Maybe we are all to blame for this situation, by calling women by the name of female genitalia, which gives men the excuse to treat them like a commodity. Men calling the John School hotline (050-300-0702) will be referred to as zana’im (adulterers). According to Harel-Shemesh, the new law will require men to participate in John School workshops where they will hear about the health and legal ramifications of prostitution. They will also have to listen to women who were lucky enough to escape this world, in the hope that this will deter them from returning to prostitutes in the future. 

 
This sounds like a superficial solution. These classes don’t include treatment of the deep reasons that lead men to visit prostitutes.

“There are different situations. Sometimes there’s a group of guys going out for fun, other times we’re talking about a sex addict. The latter must be referred to a sex therapist and to Sexaholics Anonymous meetings. Our goal is to reduce the demand.”

 
In Sweden, they’ve succeeded in outlawing prostitution by legalizing the selling of sex, but banning the purchase of it. And so men in Sweden now have to cross the border to find prostitutes.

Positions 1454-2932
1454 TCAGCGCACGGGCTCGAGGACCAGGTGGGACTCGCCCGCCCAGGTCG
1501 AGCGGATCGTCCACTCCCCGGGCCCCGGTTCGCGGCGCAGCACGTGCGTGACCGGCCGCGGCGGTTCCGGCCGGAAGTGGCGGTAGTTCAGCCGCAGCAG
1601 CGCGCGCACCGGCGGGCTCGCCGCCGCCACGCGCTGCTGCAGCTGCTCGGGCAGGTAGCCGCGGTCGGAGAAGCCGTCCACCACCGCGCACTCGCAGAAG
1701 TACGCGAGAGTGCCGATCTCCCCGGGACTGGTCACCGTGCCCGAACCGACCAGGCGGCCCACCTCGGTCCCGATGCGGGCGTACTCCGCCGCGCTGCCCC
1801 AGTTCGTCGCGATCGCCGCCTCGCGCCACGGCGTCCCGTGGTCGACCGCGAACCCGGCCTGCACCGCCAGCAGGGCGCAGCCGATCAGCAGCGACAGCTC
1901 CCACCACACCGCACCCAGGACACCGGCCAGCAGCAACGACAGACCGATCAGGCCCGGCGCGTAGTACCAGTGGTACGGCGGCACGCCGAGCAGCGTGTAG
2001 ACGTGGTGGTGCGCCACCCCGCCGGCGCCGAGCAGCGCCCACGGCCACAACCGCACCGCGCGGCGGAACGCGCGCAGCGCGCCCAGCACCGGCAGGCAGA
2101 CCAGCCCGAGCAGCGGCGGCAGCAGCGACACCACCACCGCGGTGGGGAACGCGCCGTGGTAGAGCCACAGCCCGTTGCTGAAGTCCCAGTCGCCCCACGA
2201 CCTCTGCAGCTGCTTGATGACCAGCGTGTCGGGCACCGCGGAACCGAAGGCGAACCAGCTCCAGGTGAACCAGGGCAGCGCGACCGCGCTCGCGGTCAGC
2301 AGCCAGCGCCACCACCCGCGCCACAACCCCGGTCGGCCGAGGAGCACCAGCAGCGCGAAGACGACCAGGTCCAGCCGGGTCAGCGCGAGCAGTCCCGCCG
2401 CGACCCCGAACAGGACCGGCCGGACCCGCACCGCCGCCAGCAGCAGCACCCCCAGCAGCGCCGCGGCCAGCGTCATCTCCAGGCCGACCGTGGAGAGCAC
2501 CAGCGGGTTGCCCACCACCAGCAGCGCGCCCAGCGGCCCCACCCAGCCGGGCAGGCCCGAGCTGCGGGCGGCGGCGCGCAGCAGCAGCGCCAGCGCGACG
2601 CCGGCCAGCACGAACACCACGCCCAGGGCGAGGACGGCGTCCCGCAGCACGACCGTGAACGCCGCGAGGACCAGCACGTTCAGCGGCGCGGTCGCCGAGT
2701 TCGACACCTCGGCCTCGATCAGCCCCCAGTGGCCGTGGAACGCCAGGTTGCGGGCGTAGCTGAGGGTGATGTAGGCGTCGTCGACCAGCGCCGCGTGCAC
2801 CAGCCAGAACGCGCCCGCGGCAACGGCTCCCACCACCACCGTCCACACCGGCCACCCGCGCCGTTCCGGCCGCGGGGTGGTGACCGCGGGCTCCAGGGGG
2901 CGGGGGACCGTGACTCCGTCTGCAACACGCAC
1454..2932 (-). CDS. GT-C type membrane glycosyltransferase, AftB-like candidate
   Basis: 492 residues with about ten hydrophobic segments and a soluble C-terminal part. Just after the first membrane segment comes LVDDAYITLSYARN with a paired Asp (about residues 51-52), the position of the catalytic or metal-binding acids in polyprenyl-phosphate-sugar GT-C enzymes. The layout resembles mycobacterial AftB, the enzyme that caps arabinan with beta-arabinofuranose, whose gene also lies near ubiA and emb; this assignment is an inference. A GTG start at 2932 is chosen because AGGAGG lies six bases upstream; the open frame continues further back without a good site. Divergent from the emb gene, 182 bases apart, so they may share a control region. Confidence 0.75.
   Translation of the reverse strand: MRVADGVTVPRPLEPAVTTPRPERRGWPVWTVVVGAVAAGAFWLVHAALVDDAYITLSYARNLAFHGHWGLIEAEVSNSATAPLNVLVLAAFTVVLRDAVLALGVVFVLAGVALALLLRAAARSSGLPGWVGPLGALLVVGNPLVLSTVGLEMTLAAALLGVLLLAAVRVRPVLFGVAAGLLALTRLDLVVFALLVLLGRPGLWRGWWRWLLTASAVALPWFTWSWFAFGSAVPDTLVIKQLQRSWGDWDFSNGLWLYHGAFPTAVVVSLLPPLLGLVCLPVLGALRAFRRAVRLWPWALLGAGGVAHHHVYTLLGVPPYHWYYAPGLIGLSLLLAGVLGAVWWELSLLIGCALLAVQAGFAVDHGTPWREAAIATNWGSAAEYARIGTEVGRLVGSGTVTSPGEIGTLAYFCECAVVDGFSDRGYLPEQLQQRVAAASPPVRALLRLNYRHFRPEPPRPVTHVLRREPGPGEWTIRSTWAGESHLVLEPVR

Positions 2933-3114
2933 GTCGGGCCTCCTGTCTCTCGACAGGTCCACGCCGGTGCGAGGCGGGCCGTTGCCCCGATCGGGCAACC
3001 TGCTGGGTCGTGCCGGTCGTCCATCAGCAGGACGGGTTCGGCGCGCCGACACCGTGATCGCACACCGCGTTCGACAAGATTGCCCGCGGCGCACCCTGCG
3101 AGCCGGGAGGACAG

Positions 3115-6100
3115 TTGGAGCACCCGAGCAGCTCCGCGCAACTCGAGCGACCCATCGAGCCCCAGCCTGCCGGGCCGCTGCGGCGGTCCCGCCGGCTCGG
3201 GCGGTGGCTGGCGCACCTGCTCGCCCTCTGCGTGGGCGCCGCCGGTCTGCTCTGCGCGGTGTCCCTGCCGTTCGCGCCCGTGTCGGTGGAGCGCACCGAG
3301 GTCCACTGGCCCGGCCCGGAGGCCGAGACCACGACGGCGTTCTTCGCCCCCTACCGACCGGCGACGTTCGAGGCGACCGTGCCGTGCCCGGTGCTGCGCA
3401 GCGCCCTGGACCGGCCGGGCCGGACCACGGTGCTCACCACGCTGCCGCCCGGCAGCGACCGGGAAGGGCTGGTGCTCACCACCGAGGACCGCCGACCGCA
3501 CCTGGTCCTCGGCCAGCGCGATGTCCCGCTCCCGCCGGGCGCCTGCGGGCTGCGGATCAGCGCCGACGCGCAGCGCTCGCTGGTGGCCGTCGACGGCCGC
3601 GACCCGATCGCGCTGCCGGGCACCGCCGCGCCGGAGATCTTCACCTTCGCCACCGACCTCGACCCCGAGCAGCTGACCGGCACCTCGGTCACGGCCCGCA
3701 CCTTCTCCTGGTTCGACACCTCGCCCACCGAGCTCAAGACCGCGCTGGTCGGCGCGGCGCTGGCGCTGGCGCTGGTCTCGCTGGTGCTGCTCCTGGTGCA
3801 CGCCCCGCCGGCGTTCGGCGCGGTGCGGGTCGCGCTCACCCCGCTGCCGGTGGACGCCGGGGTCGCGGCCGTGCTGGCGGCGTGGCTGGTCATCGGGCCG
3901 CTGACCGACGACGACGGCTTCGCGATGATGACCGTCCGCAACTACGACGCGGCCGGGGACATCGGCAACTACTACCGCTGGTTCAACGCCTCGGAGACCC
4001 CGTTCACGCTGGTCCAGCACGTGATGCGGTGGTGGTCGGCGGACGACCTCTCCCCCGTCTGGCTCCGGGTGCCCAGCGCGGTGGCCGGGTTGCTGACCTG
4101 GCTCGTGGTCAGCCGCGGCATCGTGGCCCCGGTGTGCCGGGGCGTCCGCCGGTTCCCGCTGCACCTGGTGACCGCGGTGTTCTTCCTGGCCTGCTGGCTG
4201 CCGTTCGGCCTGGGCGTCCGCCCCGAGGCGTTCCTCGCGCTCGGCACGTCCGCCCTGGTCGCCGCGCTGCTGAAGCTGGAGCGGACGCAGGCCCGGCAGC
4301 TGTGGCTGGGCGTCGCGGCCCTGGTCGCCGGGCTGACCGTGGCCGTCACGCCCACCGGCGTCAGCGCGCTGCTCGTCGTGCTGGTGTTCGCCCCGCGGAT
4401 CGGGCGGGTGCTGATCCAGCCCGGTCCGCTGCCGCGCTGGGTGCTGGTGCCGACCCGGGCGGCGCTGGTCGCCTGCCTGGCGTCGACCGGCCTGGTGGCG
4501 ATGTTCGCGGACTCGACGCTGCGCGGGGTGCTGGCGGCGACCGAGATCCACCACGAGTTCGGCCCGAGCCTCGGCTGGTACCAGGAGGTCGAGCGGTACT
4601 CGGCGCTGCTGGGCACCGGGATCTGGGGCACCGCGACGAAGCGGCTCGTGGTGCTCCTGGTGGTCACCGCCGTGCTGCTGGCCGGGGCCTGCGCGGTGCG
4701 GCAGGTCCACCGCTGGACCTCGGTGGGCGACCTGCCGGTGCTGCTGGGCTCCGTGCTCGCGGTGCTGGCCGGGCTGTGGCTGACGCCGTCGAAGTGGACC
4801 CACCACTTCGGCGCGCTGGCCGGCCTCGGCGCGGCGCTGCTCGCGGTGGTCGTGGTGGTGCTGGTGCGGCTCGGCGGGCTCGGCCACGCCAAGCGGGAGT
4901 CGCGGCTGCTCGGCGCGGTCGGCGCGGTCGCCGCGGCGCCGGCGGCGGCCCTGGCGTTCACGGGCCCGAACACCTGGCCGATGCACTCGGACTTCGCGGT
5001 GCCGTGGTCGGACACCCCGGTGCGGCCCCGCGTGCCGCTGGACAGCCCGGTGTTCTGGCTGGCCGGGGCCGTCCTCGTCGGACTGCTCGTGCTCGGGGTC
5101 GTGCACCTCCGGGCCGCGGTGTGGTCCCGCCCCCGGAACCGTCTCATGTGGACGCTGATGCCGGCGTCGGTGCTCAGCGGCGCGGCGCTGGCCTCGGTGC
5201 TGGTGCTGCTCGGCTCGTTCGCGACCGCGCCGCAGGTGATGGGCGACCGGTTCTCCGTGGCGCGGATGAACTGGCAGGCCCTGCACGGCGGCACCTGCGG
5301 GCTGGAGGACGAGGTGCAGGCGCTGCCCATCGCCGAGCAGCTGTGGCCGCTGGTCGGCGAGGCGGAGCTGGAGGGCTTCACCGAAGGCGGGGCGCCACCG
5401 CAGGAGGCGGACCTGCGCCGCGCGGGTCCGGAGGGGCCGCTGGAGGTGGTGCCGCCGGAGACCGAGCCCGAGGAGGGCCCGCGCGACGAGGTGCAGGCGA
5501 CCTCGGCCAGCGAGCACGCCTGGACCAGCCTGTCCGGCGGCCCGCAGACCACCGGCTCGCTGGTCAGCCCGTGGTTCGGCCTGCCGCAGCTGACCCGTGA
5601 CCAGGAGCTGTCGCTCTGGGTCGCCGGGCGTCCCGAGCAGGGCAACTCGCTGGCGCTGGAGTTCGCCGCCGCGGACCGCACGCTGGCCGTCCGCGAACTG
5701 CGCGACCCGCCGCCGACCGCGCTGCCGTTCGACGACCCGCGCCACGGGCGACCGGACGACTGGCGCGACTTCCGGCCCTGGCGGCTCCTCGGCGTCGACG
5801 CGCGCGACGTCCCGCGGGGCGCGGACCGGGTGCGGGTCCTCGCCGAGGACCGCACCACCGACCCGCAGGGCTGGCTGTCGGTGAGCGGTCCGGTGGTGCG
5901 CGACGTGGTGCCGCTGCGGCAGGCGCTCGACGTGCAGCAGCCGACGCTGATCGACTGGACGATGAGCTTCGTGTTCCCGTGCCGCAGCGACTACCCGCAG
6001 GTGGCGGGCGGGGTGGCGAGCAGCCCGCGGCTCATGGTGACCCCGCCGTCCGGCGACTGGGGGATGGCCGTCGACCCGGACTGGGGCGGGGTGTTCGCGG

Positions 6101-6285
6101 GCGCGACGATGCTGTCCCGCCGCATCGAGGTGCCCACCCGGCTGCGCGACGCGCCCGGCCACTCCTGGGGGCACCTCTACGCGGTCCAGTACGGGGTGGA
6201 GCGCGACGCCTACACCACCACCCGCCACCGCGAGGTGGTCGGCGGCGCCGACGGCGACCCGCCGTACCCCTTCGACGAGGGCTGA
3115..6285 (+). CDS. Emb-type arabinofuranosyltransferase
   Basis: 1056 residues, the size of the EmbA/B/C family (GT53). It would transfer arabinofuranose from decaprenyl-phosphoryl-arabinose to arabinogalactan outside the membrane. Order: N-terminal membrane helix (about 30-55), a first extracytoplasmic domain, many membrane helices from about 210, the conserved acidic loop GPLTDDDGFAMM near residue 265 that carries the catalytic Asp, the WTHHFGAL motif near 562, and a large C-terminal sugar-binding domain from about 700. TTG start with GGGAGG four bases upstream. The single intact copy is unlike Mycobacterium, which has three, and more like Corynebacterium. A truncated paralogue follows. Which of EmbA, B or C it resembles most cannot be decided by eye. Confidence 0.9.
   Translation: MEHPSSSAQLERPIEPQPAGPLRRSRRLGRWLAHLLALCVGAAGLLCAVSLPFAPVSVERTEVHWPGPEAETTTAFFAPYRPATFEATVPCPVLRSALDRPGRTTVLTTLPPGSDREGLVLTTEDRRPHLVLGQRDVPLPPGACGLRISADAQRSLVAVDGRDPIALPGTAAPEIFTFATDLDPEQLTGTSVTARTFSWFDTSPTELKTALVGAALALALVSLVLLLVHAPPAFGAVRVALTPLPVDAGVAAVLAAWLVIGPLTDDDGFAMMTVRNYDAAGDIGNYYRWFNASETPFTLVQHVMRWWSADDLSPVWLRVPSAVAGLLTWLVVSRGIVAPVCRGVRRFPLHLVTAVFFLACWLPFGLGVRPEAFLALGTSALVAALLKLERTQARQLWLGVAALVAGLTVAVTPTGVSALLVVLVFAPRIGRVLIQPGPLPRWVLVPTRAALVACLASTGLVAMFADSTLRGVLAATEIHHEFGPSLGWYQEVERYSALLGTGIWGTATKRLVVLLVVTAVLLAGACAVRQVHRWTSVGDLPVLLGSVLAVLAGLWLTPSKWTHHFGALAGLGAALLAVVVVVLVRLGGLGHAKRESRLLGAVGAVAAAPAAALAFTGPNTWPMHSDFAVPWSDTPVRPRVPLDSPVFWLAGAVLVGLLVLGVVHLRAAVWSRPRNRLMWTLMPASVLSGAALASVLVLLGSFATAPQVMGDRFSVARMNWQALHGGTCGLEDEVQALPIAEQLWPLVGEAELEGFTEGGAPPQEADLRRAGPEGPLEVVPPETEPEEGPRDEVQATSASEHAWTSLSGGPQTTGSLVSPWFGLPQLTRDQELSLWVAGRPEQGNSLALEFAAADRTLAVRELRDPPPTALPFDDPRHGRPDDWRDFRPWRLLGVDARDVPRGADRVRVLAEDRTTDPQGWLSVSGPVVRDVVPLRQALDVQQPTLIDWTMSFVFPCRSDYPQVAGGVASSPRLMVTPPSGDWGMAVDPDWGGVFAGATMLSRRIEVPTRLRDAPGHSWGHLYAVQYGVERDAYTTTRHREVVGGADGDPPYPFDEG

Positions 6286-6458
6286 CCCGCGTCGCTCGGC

“That’s true, but up until 20 years ago a Swedish man could stop at a prostitute on the side of the road for a blow job and then continue on to work. These days, he needs to take vacation from work, lie to his wife about where he’s going and pack a suitcase. All they’ve managed to do in Sweden is make it more difficult to find prostitutes.”

Harel-Shemesh rejects the premise that the regulation of prostitution would remove the pimps from the picture, reduce the use of drugs, and legalize women’s work. It won’t prevent the women from feeling that their bodies and souls are being destroyed.

At the end of the 19th century in England, almost the entire British army was infected with syphilis and women were forced to undergo aggressive testing for the disease. Those who were cleared were marked with a physical label that said “clean” that was pinned to their skirts. Unbelievably enough, none of the men were checked and so healthy women continued to be infected by sick men.

Women’s health continues to be an important question in modern times. The question remains: Who’s going to protect the women? 

 
Translated by Hannah Hochner.